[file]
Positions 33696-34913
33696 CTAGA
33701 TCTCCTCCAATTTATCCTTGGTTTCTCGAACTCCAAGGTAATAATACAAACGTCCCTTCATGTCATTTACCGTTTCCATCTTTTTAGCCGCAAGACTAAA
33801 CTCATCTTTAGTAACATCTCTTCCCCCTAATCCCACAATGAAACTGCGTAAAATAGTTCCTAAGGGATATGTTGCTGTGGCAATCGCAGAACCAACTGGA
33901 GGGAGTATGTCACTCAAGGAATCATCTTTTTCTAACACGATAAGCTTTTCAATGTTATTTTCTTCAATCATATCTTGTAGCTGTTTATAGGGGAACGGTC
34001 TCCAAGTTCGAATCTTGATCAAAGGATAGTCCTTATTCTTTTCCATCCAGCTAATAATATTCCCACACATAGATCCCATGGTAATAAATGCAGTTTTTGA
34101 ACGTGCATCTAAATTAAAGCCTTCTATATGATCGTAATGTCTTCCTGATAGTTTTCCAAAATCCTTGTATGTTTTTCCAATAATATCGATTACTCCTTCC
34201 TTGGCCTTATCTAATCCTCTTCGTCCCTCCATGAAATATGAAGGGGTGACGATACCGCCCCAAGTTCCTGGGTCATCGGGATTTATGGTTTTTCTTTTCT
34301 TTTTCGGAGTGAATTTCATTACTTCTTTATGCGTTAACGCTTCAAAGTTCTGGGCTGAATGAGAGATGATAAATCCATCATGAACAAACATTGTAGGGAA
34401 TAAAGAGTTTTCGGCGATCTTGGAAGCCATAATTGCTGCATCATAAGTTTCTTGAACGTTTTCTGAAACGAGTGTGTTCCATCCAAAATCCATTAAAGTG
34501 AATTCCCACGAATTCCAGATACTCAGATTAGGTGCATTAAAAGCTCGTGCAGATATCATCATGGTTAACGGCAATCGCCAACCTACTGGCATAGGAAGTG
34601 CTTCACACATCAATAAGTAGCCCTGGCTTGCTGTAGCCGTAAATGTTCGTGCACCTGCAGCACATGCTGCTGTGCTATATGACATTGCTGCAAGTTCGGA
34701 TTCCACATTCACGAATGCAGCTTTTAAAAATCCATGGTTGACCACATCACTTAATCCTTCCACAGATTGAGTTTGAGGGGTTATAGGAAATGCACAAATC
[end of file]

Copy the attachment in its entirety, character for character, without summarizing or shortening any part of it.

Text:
Positions 33696-34913
33696 CTAGA
33701 TCTCCTCCAATTTATCCTTGGTTTCTCGAACTCCAAGGTAATAATACAAACGTCCCTTCATGTCATTTACCGTTTCCATCTTTTTAGCCGCAAGACTAAA
33801 CTCATCTTTAGTAACATCTCTTCCCCCTAATCCCACAATGAAACTGCGTAAAATAGTTCCTAAGGGATATGTTGCTGTGGCAATCGCAGAACCAACTGGA
33901 GGGAGTATGTCACTCAAGGAATCATCTTTTTCTAACACGATAAGCTTTTCAATGTTATTTTCTTCAATCATATCTTGTAGCTGTTTATAGGGGAACGGTC
34001 TCCAAGTTCGAATCTTGATCAAAGGATAGTCCTTATTCTTTTCCATCCAGCTAATAATATTCCCACACATAGATCCCATGGTAATAAATGCAGTTTTTGA
34101 ACGTGCATCTAAATTAAAGCCTTCTATATGATCGTAATGTCTTCCTGATAGTTTTCCAAAATCCTTGTATGTTTTTCCAATAATATCGATTACTCCTTCC
34201 TTGGCCTTATCTAATCCTCTTCGTCCCTCCATGAAATATGAAGGGGTGACGATACCGCCCCAAGTTCCTGGGTCATCGGGATTTATGGTTTTTCTTTTCT
34301 TTTTCGGAGTGAATTTCATTACTTCTTTATGCGTTAACGCTTCAAAGTTCTGGGCTGAATGAGAGATGATAAATCCATCATGAACAAACATTGTAGGGAA
34401 TAAAGAGTTTTCGGCGATCTTGGAAGCCATAATTGCTGCATCATAAGTTTCTTGAACGTTTTCTGAAACGAGTGTGTTCCATCCAAAATCCATTAAAGTG
34501 AATTCCCACGAATTCCAGATACTCAGATTAGGTGCATTAAAAGCTCGTGCAGATATCATCATGGTTAACGGCAATCGCCAACCTACTGGCATAGGAAGTG
34601 CTTCACACATCAATAAGTAGCCCTGGCTTGCTGTAGCCGTAAATGTTCGTGCACCTGCAGCACATGCTGCTGTGCTATATGACATTGCTGCAAGTTCGGA
34701 TTCCACATTCACGAATGCAGCTTTTAAAAATCCATGGTTGACCACATCACTTAATCCTTCCACAGATTGAGTTTGAGGGGTTATAGGAAATGCACAAATC